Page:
However, keep in mind that Cetaphil will not kill bacteria or viruses. So if you’re worried about spreading the flu or other germs, use an anti-bacterial gel or an alcohol-based hand sanitizer.
If your job requires frequent hand washing or wet work, wear rubber or vinyl gloves to protect your skin. For dry jobs like gardening, wear cloth gloves.
Other tips that can also soothe your skin:
- Apply moisturizer as soon as you get out of the shower or bath.
- Avoid products that contain artificial fragrances, which can irritate the skin.
- Turn on a humidifier to keep moisture in the air.
As you age, you may have to make adjustments to your daily routine, such as:
- Spend some time in the sun
- Wear sunscreen when you do
- Shorter, cooler showers and baths
- Drink more fluids
- To give up smoking
“Our skin becomes less oily as we age,” says Reed. “So overall, dry skin can get much worse over time.”
Is super glue safe?
Believe it or not, a popular solution to painful skin cracks is super glue. Contains binder chemicals known as cyanoacrylatesSuper glue can be used for cuts and cracks in surfaces, says Reed.
Glue should never be used for deep wounds. And it can be toxic if swallowed.
But it’s “quick, easy and just where you put it” on cuts and cracks, says Reed. Just don’t use it often, as it can also dry out the skin.
She also recommends caution when using so-called “liquid ice” solutions.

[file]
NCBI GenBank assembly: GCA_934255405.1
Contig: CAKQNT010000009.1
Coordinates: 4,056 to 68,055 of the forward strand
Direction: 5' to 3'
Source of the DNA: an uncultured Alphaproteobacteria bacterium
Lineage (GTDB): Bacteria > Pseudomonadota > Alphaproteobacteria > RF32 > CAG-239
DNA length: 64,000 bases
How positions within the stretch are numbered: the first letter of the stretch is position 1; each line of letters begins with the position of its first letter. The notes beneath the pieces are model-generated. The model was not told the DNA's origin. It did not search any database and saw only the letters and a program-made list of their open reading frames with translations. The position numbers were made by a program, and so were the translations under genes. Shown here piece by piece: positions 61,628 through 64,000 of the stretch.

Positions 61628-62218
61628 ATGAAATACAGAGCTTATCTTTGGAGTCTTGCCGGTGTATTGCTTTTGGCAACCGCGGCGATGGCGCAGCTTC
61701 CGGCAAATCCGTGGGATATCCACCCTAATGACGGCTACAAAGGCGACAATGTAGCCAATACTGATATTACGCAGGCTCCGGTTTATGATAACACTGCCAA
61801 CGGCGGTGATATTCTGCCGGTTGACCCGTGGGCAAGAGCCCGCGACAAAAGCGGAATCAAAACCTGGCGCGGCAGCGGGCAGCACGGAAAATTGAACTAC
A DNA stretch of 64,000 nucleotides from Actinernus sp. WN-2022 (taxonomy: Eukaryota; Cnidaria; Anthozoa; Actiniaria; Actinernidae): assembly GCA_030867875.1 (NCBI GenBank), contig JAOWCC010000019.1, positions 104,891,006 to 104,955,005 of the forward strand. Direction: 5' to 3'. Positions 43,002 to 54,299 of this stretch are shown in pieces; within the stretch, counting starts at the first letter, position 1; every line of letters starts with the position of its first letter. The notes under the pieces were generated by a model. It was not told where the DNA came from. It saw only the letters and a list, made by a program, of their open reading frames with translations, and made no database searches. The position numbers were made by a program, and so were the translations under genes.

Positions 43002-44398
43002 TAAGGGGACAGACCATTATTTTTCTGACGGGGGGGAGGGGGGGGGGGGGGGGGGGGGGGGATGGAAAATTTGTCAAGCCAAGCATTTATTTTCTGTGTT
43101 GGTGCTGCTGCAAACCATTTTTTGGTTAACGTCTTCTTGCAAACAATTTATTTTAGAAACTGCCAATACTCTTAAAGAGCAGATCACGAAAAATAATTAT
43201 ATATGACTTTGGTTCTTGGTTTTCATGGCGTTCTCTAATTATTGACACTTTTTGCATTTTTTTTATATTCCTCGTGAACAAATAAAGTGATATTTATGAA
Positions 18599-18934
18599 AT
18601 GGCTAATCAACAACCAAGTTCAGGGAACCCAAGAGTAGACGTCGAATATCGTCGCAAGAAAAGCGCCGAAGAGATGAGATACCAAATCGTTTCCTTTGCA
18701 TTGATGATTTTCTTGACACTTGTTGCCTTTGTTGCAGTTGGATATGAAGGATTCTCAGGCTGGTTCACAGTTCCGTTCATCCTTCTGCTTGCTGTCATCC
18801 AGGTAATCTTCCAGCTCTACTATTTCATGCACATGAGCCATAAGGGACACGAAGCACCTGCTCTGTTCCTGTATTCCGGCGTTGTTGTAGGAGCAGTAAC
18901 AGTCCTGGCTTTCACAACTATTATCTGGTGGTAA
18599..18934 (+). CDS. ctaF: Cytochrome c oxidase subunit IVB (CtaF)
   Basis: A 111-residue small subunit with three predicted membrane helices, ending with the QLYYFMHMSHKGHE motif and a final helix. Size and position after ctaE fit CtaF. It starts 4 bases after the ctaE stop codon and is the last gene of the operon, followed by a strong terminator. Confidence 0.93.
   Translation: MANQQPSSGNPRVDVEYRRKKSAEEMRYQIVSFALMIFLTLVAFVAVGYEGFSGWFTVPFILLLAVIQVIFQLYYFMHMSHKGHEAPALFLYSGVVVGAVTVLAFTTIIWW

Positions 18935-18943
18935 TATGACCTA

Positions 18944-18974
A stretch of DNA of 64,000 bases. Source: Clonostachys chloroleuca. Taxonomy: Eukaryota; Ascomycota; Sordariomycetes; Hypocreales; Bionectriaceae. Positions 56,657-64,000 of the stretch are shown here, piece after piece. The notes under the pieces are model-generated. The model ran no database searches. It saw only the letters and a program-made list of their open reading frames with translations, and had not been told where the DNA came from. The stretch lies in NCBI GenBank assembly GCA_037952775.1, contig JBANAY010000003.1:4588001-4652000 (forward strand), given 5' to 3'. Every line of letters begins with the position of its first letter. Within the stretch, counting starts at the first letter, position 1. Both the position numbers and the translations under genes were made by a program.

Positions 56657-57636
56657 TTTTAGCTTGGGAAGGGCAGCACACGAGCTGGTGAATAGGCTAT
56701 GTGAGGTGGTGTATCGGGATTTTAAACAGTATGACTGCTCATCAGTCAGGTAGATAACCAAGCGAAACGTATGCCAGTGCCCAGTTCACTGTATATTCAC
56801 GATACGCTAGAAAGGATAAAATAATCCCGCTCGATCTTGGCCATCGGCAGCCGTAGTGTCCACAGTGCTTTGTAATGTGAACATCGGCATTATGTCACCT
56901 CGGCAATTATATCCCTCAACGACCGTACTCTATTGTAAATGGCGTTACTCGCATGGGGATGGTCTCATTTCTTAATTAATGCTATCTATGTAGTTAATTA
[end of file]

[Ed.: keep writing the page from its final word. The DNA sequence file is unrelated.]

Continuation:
“Many liquid dressings contain too much alcohol for patients whose skin is already too dry,” says Reed.
A product called Dermabond is specifically designed to seal skin tissues. The Food and Drug Administration (FDA) has approved it for use in surgery and superficial cuts.
The skin must be thoroughly cleaned before applying the medicine to avoid infection. Ask your healthcare provider if they can recommend a similar over-the-counter product if you want to use it regularly.
When to see a healthcare provider
Reed recommends talking to a dermatologist or healthcare provider if your hands are bothering you. And get medical help right away if your hands are swollen, bleeding, have a honey-colored crust on any cracks, or if you see moving red streaks on your arm. These are symptoms of a more serious infection.
Do not let your skin dry out without being checked by a medical professional. It could be a sign of a more serious condition, such as dermatitis, diabetes, or even kidney disease.